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Goats, Grazing, Weeds: Shifting Away from Herbicide Application

The DETRIMENTAL biological effects of herbicide; both pre- emergent and post emergent applications make it necessary to reevaluate our approach to the use and application of herbicides, and to find alternative methods to manage weeds effectively without the negative biological consequences of chemical weed management.

Herbicides such as Garlan, Roundup and a variety of other industrial hydrocarbon based synthetic chemicals commonly used for the management of weeds and undesirable plants are often applied carte blanc, that is indiscriminately. Weed management is a complex game of balance and does not necessarily exclude the application of herbicides as herbicides may be useful or appropriate under certain conditions. However, the negative side effects of herbicidal treatments are widely known and sustainable weed management will limit the use and application of herbicides in favor of more ecological approaches.The primary reasons that land managers have shifted away from the use of herbicides are manifold. Weeds have developed tolerances or even immunity to certain pesticides from repeated application and overuse of herbicide. These resultant “super weeds” are mutant varieties which are unaffected by herbicide or require substantial increase in herbicidal application. Unfortunately, soils, watersheds and aquatic and mammalian components of ecosystems have not developed these same tolerances, nor have the multitude of desirable plants; primarily our native grasses, herbs and forbs evolved biotic protective mechanism to counteract the herbicides.


As herbicides function on a purely chemical level-- that is, herbicides interact with the physiology of a plant chemically, grazing animals such as goats and sheep impact weeds on multiple levels effectively eliminating a plants capacity to reproduce and inhibiting or precluding vegetative growth. Additionally, grazing animals can positively impact soil chemistry and soil structure which is a further layer of weed mitigation.

On a physical level grazing can inhibit a plants ability to provide nutrients through it circulatory system, can inhibit a plants ability to photosynthesize, diminish a plants ability to store and deliver carbohydrate and or kill or eliminate a plant altogether.Chemically, grazers can alter P , K, N, levels in soils which is beneficial in areas where weeds have degraded soils and perpetuate conditions unfavorable for competing beneficial plants. Chemically amending the soil through grazing activity is also an effective bio-control for certain invasive weeds ex.. Italian thistle has a propensity towards soils that are potassium deficient, as grazers amend the soil with P, Italian Thistle , which is sensitive to P levels is less inclined or unlikely to invade.Another physical element of weed control with grazers is the hoof impact and its resultant effect on the physical structure of soils. Capped soils are often infested with weeds. Many weeds have elaborate tap root systems and are more tolerant to soils with poor aeration and water flow. Capped soils perpetuate weed cycles and inhibit beneficial competitor plants. Grazers break open capped soils reintegrating organic matter and stimulating new growth. The result of an “open” soil structure is improved circulation of plant nutrients and water, thus increasing the viability of the soil reducing erosion and encouraging non-weedy species to “out- compete” invasive plants.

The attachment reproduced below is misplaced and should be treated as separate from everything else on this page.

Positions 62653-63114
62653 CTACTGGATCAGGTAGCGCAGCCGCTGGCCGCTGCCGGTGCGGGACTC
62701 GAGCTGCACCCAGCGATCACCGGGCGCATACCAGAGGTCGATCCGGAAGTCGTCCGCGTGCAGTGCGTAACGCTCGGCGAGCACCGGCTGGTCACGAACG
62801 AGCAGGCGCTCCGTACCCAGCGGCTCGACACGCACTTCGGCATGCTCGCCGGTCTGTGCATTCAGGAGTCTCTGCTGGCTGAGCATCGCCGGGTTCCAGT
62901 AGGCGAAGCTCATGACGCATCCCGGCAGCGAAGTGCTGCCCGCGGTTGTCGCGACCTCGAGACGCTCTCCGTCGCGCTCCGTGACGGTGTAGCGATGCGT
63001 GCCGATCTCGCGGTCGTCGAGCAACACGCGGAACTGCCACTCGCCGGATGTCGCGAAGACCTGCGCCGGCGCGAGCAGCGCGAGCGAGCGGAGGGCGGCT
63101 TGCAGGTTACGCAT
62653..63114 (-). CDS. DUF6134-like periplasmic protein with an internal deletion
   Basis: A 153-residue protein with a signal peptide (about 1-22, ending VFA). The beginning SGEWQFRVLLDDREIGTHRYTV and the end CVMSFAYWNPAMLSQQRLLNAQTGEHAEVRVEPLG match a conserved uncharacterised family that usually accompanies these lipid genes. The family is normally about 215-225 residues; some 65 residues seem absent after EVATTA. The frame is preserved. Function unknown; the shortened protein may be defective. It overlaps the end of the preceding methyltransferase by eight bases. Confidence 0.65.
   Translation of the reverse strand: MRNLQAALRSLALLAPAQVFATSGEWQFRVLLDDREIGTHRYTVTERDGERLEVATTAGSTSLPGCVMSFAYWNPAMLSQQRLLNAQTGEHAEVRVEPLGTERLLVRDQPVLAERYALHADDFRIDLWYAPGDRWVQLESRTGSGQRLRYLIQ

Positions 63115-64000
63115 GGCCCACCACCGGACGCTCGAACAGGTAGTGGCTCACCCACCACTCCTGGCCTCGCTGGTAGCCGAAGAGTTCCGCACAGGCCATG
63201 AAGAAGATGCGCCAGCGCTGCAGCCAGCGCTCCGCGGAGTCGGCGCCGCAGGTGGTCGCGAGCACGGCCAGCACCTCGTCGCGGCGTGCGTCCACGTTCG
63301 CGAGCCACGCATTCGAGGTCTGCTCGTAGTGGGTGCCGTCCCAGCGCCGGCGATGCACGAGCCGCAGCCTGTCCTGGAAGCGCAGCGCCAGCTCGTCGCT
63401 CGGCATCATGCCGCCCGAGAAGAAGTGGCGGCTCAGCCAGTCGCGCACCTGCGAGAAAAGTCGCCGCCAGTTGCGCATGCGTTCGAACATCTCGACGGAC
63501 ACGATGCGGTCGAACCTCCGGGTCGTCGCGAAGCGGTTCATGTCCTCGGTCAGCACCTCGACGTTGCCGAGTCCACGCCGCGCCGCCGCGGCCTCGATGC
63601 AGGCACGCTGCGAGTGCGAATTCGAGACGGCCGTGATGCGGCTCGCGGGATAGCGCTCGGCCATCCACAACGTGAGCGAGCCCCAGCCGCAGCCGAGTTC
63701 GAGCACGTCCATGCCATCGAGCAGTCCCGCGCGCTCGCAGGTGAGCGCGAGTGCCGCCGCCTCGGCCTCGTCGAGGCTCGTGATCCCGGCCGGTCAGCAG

These are general principles of weed management with grazing. The other requisite components for successful bio-control of weeds using grazing are grazing timing and grazing planning. It is imperative to time grazing according to plant cycles of the specific plants targeted for management so that grazing is administered during peak growth cycles or during periods when weeds are most vulnerable and effected by disturbance. Similarly, it is essential to administer grazing to most positively effect the beneficial vegetation that must be encouraged to compete and reestablish itself after and area has been treated for weedy infestation. Without reintroducing or reestablishing healthy, viable and preferably native vegetation, weed cycles will perpetuate themselves indefinitely as nature will inevitably fill the vegetative vacuum with more aggressive and adaptive weedy plants.







Riparian Managed Grazing